In other words, (a) you can't talk about any individual thing in Islam unless you've mastered all of it, so just don't bother (b) McAuliffe has mastered all of it so he has the right (i.e. the power) to discuss this. But surely this leads to contradiction as we, his readers, don't know all about Islam and are thus not in a position to make a decision about what he has to say about it either. You can't have it both ways. If my ignorance of subject matter disqualifies me from making an opinion on my own, then, I'm similarly unqualified to form an opinion when McAuliffe offers me one of his own. And you got to love that true-believer biz about Islam covering "all aspects of human reality."

You see the pattern. Essentially, he presents formulas but he never shows them in application. It would make far better sense to take quotes that Warraq has used and demonstrate how they've been misconstrued or taken out of context. A step-by-step play-by-play set of exemplars would potentially work wonders convincing me. But McAuliffe's too lazy, too sloppy, to confident, glib, too much of the believer to do so. He's a great fan of theories and himself, but not a great fan of implementation and rigor.

Perhaps most striking is the stale odor of modern academia. The postmodernist vibe is very much in evidence. He states that the Koran is "not a history book, nor is it a science text. At its most basic it is a book that addresses the issue of that Who (or which) transcends humanity -- and he uses stories to do so. More specifically, it uses parables: stories meant not just for entertainment, but for teaching.... we cannot read a book of poetry the same way that we read a book on the science of botany. They are two different literary genres. Interestingly, both types can communicate truth about reality... when we understand the dynamics of literary genre and how that affects our understanding of any book whatsoever we are armed with a powerful weapon to refute the false statements of anti-Muslims."

The problem of course is that by spinning the Koran into a book of poetry and parables, it becomes a work of art susceptible to a million interpretations only one of which can be right; or do I mean correct? it's contents devolve into a dispute between experts and thus the discussion primarily becomes one of he said/she said. This the scenario beloved of postmodernists who love postmodernism because it so gratefully abandons standards and opens the door to the masses, the underdogs, the proletariat, the taxpayer. Thenceforth any quack, ignoramus, or halfwit can compose a theory and compete with Dali, Einstein, and Naipaul for imprimatur. Everything has its value, rhetorically speaking.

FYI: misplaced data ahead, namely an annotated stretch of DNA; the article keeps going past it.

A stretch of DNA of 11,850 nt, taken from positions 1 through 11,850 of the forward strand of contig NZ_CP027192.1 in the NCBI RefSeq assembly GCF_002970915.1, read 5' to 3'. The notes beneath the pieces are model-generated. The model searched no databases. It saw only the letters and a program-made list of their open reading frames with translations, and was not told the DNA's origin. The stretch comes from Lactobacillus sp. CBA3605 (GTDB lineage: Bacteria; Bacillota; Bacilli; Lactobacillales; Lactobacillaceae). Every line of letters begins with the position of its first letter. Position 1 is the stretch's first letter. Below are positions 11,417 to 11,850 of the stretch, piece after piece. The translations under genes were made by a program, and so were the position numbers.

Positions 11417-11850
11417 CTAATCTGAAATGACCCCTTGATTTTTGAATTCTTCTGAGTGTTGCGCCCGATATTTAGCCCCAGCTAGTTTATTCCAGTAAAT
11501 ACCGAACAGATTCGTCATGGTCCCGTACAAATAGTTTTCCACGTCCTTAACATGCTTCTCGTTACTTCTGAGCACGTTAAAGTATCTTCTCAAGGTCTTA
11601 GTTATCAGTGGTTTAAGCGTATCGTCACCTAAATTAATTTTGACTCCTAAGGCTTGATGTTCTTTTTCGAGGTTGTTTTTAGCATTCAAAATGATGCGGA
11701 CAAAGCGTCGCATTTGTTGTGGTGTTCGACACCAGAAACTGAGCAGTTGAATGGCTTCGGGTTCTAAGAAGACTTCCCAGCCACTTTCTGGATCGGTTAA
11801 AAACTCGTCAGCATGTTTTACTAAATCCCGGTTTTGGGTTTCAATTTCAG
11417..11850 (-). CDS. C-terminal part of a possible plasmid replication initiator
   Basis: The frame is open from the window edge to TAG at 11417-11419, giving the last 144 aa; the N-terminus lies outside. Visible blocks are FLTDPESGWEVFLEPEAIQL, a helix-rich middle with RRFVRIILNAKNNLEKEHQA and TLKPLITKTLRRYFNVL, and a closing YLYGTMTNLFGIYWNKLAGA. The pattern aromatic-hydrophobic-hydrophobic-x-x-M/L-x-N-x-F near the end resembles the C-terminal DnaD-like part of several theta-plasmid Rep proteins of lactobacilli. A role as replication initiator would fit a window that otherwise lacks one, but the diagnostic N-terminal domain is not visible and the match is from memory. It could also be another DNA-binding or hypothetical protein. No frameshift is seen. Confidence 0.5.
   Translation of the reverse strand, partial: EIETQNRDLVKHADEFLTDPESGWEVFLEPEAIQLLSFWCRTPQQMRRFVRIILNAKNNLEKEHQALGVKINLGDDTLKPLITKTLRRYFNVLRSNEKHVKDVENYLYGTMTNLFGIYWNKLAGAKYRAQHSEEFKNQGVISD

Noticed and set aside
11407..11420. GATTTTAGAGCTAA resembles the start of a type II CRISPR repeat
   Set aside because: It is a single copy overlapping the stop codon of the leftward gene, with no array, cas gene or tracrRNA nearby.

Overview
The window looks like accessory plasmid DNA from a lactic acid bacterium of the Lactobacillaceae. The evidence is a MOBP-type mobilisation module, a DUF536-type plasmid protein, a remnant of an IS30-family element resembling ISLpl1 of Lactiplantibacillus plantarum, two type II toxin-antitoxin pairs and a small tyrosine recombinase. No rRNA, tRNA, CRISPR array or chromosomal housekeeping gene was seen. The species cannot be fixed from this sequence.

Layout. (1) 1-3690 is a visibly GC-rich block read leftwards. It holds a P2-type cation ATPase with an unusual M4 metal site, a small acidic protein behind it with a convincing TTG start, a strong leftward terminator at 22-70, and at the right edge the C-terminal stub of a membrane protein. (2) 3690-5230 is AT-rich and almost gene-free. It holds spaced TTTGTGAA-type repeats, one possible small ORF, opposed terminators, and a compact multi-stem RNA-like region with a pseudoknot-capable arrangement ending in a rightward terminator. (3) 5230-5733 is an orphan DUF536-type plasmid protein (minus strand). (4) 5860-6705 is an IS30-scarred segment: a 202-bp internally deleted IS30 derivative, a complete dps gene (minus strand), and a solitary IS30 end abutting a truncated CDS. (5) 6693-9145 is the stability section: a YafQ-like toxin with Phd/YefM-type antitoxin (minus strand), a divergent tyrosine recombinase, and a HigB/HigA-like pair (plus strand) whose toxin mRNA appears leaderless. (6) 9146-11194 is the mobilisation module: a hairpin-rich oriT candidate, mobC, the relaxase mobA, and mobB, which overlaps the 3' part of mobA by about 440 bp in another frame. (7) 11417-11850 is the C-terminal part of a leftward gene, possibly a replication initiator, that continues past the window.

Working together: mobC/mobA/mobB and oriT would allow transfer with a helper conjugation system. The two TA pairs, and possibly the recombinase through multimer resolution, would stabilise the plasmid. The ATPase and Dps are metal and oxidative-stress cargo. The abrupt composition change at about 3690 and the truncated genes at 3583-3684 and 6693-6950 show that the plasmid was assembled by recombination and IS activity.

Just another left-liberal exercise designed to push up the timetable for God's design of having the meek inherit the earth.

In McAuliffe's hands, the Koran gets a glazing in Teflon; it acquires unlimited deniability and miraculous spin possibilities. Clear, bold and pungent, otherwise hard-hitting and irrefutable prose, becomes a soft parable not be taken literally; except, of course, when the literal serves one's purposes. The advocated slaughter is no longer xenophobic murder, but an impolite exaggeration made in the excitement of the moment, just a hale and hearty figure of speech, a sort of rhetorical huzzah, a shocker to get the herd to pay attention. The sanctified and heaven-dispensated ethnic cleansing campaign becomes a sort of real-estate metaphor from the Good Samaritan on high. Take, for example, sura 8.68: "It has not been for any prophet to take captives until he has slaughtered in the land." Perhaps, for the wise, this cleverly hides a Muslim Bible Code or, to take things down a notch, a secret recipe for roast chicken.

The next section is entitled Part II: Some Problems Specific to "Why I'm not a Muslim"

Section 1 is devoted to demonstrating that Ibn Warraq had a negative childhood experience of Islam which has prejudiced him. This is quite plausible but carries little weight in the argument that Warraq is thus disqualified as a commentator. Prejudice no more eliminates the possibility of valuable work than having an open mind ensures quality work. This is just a restatement of the nonsensical moral theory of writing: that good people write good books and bad people write bad ones. That doesn't explain either Machiavelli or Hunter S. Thompson, and many other baddies who wrote informative and even riveting work; as opposed to the infinitude of monks and other holy folk who, in the overwhelming main, seldom write anything worth reading. Many good things arise from so-called bad reasons (capitalism, founded on greed, yet feeds enormous populations and continues to rescue nations from poverty and disease as we speak) and many so-called bad things in the world arise from good works (fascism is founded upon the JFK notion of public service embodied in: "Don't ask what your country can do for you, but what you can do for your country.")

In the second section, McAuliffe trots out a Simon Winchester-Jonathan Raban style howler. "To me Islam is entrancingly beautiful, gentle, integrated, constant and holistic. It is beautiful like a work of art." First of all, most works of art are either cliched and tiresome or else so avant-garde that they're hard for the lay person to appreciate. Either way, whether a philistine or connosieur, you're not going to be happy with most works of art. Secondly, a work of art is surely an attempt to create or re-create beauty and, in McAuliffe's charmed world, a work of art is tantamount to beauty. In other words he's saying that Islam is beautiful like beauty. In other words, a begging of the question, a blank where meaning ought to be, a lavender victory of poetry and beautiful feelings over sense and logic. He's not paying attention to what he's saying.
That's the general feeling I get: he's solidly asleep at the wheel. But of course, he doesn't have to persuade his readers who are, after all, believers and fellow travelers. So he doesn't have to think. Not here. Not now. Perhaps not ever. The Big Plan is already laid out in the Good Book.
So this is religious apologetics, eh? Maybe Ignorance is bliss after all.